Charles Simeon Commentary - 1 Thessalonians 5:16 - 5:18

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Charles Simeon Commentary - 1 Thessalonians 5:16 - 5:18

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1Th_5:16-18. Rejoice evermore. Pray without ceasing. In every thing give thanks: for this is the will of God in Christ Jesus concerning you.

THE just union of personal and relative duties is the brightest ornament of the Christian profession. The discharge of either will be imperfect, if it be not united with an attention to the other. As beauty in the human body consists not in the exquisite formation of any single feature, but in the just symmetry and configuration of the whole frame, so the perfection of a Christian character consists not in an exclusive attention to any one duty, but in a due regard to all duties, civil and religious, social and personal.

St. Paul has been giving directions respecting the duties we owe to each other as a Christian society [Note: ver. 14.]. He now descends from the social to the personal duties; stating at the same time both the grounds on which they stand, and the indispensable necessity of attending to them.

Taking his directions in a comprehensive and united view, we learn that religion is,

I.       A spiritual service—

[Many, like the Pharisees of old, suppose it consists in a formal attendance on ordinances, and an external decency of conduct. But true religion is inward and spiritual. It calls forth the strongest energies of the soul. It enables a person to maintain a holy intercourse with God in secret. St. Paul himself describes it as consisting, not in outward ceremonies of any kind, but in a devotedness of heart and soul to God [Note: Rom_14:17.], and declares that no man can be a Christian indeed, who does not possess and manifest this elevated state of mind [Note: Php_3:3 and Rom_2:28-29.]. How earnestly then should we examine whether we be thus continually waiting upon God in the exercise of prayer and praise!]

II.      A rational service—

[Spiritual religion is too often deemed enthusiasm. Indeed, if we interpreted the text literally and in the strictest sense of the words, we should make religion impracticable and absurd; but, when properly explained, it enjoins nothing but what is highly reasonable. It requires us to live in the stated and devout exercise of public, social, and private prayer; and to maintain such a sense of our own unworthiness, as excites a lively gratitude for every mercy we enjoy, and stimulates to an unwearied admiration of the Divine goodness: and can any thing be more reasonable than such a state? Should not they, whose iniquities are so great, and whose wants so numerous, be frequently employed in imploring mercy and grace in the time of need? And they, who are daily loaded with benefits, be daily blessing and adoring their Benefactor? Such a service is expressly called a “reasonable service [Note: Rom_12:1.].” To do otherwise were surely most unreasonable: nor are any people more irrational than they who pour contempt on these holy exercises from an affected regard for rational religion.]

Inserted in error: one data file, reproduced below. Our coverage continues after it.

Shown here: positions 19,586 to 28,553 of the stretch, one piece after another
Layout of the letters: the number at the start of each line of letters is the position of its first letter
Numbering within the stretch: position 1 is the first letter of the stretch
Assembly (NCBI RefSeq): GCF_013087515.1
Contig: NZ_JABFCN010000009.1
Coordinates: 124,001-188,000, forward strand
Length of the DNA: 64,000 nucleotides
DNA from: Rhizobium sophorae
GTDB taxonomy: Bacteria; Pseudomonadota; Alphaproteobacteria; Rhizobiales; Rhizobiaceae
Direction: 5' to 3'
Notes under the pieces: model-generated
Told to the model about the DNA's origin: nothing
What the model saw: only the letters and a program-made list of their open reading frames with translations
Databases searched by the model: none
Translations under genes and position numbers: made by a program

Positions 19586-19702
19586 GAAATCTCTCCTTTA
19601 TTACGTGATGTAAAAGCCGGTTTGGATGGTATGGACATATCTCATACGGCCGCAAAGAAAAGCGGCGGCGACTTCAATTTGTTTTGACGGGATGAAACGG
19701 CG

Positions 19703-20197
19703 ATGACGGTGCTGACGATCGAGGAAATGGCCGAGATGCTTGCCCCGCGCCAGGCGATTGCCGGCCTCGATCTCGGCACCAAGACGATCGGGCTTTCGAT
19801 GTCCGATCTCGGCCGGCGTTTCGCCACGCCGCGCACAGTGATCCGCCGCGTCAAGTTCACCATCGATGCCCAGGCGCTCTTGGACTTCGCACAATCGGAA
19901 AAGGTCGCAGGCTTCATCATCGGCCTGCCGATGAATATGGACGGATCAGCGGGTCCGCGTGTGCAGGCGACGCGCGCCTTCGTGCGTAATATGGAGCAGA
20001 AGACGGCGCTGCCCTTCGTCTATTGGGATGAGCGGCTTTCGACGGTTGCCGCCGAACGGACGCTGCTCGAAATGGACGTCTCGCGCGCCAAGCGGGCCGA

III.     A delightful service—

[Many are prejudiced against spiritual religion, as though it must of necessity deprive them of all the comforts of life. Certain it is that it will rob them of all the pleasures of sin: but it will afford them infinitely richer pleasures in its stead [Note: Pro_3:17. This is not true of formal, but only of inward and spiritual religion.]. What can be more delightful than to maintain “fellowship with the Father, and with his Son Jesus Christ?” Can there be any melancholy arising from incessant praises and thanksgivings? Were the first converts, or the Samaritans, or the jailor, rendered melancholy by the acquisition of religion [Note: Act_2:46; Act_8:8; Act_16:34.]? Many are made melancholy by false views of religion; but none are by just and scriptural apprehensions of it. In proportion as we live in the exercise of it, we resemble the glorified saints and angels.]

Such being the nature of true religion, we will endeavour to enforce the practice of it—

[The will of God should be the law of all his creatures; and his will respecting us is fully revealed. It is his earnest desire that we should live in the enjoyment of himself. “He willeth not the death of a sinner, but rather that he should turn from his wickedness and live.” It is moreover his authoritative command that we should love and serve him: it is his command to all, whether rich or poor, learned or unlearned. None are so high as to be exempt from this duty, nor any so situated as to be incapable of performing it. The heart may be lifted up in prayer and praise even when we are occupied in the service of the world. Let all then know God’s will respecting them. We must delight ourselves in communion with God. O let us be like-minded with our heavenly Father! Let us say, this shall be my will also. From henceforth let us “watch unto prayer and thanksgiving with all perseverance:” let us be ashamed that we have so long resisted the Divine will; and let us so live in obedience to it on earth, that we may have our portion with those who are praising him incessantly in heaven.]